Cicero believed that history is the teacher of life, in his own words the magistra vitae, a source of wisdom providing both exemples to follow and admonitions to heed. Perhaps more of the latter than of the former.
If you’ve managed to steer clear of Scylla and Charybdis, you may still pass beneath the Caudine yoke. And if you’ve avoided that too, then you may still leave your dreams and indeed your life on a Procrustean bed. Never trust a Pyrrhic victory, you will surely lose the war.
If you’re not careful what deal you broker with the gods, you may end up sacrificing your child, as Agamemnon gave up Iphigenia in exchange for naval fuel, or Jephthah his daughter Iphis for the sake of a military victory. Always read the fine print, whether you’re a Greek polytheist king or an Israelite monotheist judge.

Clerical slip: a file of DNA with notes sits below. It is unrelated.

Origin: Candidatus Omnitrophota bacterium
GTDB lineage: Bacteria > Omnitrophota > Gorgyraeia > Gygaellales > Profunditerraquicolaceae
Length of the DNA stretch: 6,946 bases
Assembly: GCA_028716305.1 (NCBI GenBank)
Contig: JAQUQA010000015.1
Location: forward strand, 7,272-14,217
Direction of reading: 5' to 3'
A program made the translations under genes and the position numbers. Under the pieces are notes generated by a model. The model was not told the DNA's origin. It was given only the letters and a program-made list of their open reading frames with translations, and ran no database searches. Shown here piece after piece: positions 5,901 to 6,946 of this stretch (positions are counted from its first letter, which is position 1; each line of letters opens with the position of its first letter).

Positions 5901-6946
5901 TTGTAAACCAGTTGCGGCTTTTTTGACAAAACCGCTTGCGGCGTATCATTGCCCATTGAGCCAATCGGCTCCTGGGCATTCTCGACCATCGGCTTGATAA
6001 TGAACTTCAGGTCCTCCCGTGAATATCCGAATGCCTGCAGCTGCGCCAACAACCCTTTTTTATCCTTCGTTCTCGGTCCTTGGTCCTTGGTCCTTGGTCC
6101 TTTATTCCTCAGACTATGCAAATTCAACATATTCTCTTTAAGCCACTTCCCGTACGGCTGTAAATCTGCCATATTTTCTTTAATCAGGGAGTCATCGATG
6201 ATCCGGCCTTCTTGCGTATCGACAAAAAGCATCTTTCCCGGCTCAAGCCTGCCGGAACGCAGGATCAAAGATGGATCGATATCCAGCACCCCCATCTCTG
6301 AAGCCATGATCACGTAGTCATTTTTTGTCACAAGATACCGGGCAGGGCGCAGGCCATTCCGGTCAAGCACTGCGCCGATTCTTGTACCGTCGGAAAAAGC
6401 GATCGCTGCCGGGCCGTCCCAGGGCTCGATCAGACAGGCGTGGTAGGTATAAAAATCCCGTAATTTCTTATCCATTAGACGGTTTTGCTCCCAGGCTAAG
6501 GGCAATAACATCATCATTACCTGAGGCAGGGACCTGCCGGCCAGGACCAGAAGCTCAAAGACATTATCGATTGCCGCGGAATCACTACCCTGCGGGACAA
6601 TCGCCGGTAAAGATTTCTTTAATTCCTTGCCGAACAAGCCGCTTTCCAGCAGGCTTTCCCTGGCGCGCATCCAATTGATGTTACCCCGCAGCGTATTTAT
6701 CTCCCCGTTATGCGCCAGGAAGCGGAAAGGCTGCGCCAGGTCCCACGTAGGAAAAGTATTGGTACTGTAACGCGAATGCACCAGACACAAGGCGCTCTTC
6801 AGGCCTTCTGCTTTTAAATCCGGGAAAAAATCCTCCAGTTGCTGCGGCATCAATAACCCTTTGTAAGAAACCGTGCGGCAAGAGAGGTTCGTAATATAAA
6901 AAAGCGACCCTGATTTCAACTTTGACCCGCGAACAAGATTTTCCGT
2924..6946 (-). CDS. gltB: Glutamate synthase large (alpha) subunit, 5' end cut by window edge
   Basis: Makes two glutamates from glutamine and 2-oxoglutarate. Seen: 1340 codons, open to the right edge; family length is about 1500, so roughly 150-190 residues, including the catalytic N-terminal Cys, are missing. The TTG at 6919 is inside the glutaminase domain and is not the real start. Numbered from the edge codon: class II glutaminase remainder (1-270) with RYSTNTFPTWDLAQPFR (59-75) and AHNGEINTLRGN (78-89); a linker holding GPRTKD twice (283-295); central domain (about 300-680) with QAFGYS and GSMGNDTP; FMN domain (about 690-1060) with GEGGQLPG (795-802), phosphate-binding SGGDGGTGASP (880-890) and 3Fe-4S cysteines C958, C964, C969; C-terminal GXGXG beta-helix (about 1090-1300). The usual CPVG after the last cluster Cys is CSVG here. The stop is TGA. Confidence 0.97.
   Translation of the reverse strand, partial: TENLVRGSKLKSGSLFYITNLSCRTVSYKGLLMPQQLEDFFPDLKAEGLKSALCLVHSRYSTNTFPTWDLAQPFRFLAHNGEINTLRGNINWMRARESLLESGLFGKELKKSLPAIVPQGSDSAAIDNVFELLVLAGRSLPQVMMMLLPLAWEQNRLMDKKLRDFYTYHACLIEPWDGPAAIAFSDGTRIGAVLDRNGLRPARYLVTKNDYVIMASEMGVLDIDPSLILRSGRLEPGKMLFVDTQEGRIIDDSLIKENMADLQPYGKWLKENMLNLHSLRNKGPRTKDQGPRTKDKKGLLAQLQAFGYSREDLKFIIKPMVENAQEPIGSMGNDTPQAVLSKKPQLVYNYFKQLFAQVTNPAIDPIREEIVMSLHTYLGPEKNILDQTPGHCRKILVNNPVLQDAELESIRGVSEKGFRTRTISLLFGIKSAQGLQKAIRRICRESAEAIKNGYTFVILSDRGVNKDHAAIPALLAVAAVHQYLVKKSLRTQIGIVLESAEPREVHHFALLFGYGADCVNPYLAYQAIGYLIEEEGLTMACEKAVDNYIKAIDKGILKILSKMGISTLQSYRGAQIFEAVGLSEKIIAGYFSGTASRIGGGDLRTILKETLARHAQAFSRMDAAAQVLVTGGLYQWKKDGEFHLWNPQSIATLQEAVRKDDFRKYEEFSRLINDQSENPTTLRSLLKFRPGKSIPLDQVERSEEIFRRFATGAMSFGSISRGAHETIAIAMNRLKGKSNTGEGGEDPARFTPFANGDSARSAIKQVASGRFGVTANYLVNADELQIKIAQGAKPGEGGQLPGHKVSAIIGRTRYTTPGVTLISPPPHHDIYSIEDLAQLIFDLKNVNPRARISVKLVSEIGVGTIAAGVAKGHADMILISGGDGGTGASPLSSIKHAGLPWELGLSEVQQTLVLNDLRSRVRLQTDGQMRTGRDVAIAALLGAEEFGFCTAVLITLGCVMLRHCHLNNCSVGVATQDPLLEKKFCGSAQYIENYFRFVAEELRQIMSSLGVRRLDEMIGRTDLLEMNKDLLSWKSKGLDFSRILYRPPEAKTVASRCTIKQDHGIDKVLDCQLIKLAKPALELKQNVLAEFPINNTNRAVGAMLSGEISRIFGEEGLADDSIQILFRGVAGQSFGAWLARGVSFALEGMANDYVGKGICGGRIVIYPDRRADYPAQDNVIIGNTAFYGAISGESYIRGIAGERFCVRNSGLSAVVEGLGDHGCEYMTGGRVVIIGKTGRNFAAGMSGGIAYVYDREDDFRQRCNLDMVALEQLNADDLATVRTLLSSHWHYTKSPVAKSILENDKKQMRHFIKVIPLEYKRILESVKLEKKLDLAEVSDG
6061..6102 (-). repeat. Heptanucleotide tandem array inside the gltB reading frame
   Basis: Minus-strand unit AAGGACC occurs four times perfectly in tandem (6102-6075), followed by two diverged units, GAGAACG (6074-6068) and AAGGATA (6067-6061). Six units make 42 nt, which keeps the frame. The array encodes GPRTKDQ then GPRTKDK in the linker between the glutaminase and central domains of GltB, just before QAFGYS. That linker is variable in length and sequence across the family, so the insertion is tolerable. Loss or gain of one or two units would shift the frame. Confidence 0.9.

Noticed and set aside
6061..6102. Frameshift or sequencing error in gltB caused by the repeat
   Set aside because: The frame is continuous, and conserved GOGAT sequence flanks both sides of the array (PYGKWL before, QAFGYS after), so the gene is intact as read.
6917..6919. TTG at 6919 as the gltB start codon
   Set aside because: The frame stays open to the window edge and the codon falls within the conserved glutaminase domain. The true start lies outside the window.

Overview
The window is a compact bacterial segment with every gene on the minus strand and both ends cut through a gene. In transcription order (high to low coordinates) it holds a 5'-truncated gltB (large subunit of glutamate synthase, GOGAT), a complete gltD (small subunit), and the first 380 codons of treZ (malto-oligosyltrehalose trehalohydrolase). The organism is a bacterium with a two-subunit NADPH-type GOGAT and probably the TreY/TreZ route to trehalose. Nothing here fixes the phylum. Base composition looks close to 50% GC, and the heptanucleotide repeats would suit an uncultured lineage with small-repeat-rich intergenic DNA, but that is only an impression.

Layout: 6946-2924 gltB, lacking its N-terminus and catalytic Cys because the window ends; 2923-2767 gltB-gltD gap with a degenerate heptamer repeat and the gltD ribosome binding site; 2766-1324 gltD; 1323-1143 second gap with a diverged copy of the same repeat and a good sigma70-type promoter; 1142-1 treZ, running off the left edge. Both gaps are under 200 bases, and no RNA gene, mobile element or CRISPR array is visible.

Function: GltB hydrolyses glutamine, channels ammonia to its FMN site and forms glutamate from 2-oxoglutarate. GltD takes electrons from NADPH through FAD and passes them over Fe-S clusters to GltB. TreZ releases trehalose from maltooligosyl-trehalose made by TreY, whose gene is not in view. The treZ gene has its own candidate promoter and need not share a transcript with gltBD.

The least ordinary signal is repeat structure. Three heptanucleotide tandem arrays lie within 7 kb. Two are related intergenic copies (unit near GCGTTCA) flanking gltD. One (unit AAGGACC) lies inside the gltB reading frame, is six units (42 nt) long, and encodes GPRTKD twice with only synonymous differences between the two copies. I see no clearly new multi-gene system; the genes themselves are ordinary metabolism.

Ancient history and mythology are a depository of warnings born out of things gone wrong. It’s always easier to learn from the mistakes of others rather than from their achievements. Warnings are universally applicable and have a long lifespan. Achievements are anchored in time and space and are seldom serviceable beyond their narrow context. Tragedy has always sold better than victory dances. Tragedy, that distillation of human wisdom and the pursuit of self-knowledge (at the cost of death to the individual) ages better than a general’s triumphant return from battle – unless that general gets assassinated a while later.